This lecture acknowledged the awkwardness of the various conventions, directives, acts etc., which go to make up the legislative framework of data protection/access to information. There were some interesting insights simply because (shock horror) I'm not aware of the history of data protection, and I had never thought about why 'freedom of information' was actually a complete misnomer. It should be 'a right to access administrative documents' legislation. 

Tuesday, 20 January 2015

Dresden Conference: Thinking Critically about Curiosity

Donna Roberts's paper set out to encourage us to think critically about curiosity. The world appears to have rediscovered 'cabinets of curiosity' in a big way over the past few years, turning it into the hackneyed phrase that we'd already noted. Although broadly speaking, the modern love of curiosity and rediscovering the love of 'odd collections' is a good thing, the problem with such popularity is the blurring of terminology and lack of critical thinking. To illustrate this point, the article, Museum of Curiosity set to ignite wonder with collection of 'weird' objects, stated that 'un-poetically branding his catalogue of curiosities as “weird shit”, Snelle is purveying objects all sorts of objects from the natural and man-made world'.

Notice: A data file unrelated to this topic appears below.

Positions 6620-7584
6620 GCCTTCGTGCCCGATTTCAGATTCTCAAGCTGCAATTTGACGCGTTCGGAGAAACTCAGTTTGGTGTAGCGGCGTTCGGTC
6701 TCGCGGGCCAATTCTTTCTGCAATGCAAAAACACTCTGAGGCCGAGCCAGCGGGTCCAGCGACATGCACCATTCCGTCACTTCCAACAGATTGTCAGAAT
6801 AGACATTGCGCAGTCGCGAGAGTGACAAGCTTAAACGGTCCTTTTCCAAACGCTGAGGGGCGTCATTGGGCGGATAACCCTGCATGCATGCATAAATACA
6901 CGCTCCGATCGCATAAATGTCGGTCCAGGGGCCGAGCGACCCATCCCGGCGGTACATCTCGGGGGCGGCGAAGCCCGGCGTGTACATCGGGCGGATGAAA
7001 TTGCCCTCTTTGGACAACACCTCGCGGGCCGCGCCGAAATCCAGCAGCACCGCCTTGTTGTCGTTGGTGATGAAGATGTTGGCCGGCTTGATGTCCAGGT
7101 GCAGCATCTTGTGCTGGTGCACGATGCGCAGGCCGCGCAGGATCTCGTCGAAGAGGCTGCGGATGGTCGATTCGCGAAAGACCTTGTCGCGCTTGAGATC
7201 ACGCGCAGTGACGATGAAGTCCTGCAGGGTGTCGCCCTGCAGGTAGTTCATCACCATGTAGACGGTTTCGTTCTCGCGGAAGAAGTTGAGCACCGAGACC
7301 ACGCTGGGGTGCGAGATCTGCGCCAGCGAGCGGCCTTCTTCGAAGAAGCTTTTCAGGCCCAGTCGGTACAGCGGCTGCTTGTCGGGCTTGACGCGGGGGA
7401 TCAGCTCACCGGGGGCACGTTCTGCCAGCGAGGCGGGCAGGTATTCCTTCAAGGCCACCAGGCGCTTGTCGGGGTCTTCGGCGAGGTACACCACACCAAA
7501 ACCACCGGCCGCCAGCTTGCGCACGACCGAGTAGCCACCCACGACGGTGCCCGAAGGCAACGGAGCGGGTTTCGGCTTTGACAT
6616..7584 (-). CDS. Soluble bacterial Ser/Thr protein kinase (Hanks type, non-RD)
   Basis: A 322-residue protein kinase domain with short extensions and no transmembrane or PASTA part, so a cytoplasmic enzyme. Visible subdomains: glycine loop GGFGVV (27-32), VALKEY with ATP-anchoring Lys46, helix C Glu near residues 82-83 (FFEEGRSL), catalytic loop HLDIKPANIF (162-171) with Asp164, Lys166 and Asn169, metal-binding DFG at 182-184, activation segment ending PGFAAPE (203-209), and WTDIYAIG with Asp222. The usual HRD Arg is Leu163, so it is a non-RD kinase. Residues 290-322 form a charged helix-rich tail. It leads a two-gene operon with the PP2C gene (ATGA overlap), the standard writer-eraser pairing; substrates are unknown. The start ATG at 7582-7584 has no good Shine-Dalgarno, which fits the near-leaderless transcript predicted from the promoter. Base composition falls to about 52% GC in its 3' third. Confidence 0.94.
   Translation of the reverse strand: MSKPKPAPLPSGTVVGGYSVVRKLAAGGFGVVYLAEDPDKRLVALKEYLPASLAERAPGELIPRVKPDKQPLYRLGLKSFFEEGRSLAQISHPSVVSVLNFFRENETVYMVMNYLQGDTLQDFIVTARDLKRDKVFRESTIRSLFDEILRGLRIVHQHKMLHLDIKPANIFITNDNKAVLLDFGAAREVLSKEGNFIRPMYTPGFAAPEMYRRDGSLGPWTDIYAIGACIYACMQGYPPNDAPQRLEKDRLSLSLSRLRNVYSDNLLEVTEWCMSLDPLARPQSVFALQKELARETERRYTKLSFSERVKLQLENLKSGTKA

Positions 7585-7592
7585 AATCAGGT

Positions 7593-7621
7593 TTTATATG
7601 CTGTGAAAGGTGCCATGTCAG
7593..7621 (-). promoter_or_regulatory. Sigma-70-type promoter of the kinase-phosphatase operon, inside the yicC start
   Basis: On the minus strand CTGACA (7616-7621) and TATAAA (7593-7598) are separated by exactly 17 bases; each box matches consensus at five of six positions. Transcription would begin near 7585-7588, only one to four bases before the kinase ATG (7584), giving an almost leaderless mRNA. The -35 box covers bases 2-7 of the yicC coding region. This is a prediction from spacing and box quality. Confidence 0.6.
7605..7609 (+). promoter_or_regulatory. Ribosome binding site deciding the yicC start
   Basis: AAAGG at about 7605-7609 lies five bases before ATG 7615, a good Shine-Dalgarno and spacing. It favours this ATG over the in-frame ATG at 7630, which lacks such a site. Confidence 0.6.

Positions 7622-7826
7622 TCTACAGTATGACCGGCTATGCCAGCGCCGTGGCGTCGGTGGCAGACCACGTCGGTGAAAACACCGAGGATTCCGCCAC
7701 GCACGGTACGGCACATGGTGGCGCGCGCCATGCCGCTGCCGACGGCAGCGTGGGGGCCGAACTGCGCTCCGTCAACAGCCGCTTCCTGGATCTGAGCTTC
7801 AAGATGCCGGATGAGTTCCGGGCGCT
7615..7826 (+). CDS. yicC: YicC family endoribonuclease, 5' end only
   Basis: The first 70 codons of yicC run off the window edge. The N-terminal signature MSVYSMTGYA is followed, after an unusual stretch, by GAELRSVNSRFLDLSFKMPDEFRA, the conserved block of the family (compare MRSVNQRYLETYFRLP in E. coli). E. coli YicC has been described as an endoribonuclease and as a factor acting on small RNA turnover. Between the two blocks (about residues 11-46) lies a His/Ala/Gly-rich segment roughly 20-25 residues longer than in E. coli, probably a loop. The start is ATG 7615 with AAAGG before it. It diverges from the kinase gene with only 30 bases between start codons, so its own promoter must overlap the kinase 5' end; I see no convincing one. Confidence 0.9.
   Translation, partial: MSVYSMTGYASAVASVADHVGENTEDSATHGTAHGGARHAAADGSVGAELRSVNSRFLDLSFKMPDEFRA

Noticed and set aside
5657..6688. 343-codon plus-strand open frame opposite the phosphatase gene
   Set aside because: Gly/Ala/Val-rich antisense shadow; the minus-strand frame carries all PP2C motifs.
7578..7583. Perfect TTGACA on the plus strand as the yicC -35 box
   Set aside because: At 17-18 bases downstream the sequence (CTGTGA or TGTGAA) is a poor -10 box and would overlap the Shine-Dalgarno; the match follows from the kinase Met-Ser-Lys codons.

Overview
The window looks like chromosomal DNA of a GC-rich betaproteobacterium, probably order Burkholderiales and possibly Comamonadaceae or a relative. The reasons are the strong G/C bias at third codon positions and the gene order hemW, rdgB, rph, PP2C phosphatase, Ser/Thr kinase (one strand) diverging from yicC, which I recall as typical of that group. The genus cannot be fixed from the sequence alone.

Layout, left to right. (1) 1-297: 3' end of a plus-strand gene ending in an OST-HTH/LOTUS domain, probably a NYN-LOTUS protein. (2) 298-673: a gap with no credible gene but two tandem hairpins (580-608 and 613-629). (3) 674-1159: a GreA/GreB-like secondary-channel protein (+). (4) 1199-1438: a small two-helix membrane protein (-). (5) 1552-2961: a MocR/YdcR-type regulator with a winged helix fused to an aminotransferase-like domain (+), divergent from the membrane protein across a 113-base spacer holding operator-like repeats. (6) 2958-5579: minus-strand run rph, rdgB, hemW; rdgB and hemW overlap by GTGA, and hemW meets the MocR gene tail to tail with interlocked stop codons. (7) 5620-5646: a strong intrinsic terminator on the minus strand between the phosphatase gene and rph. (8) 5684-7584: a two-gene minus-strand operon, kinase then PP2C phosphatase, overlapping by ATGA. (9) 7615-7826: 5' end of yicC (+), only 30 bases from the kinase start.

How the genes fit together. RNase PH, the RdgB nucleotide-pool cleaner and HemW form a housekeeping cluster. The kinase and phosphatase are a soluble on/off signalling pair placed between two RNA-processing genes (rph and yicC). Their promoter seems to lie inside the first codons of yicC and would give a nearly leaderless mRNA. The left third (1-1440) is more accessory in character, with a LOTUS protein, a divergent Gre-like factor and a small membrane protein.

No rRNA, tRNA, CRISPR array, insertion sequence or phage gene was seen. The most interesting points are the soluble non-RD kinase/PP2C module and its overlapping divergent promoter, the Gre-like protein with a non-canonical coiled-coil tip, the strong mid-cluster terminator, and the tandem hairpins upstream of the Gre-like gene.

Sunday, 18 January 2015

Dresden Conference: 'I was looking for bog people in Copenhagen' - the work of Rosamond Purcell

All Things Strange And Beautiful
I must confess to bunking off Robert Felfe's probably excellent second session presentation on 'ordnungsraum and labyrinth' because it was in German, and I'm not sure if I even understood the English abstract. My fault, not his. So I went off with a Hochschule student to see her term's work on smoke. It was interesting, and the photos of asphalt stuck on to the bumpy wall was rather effective. Reminded me of ash...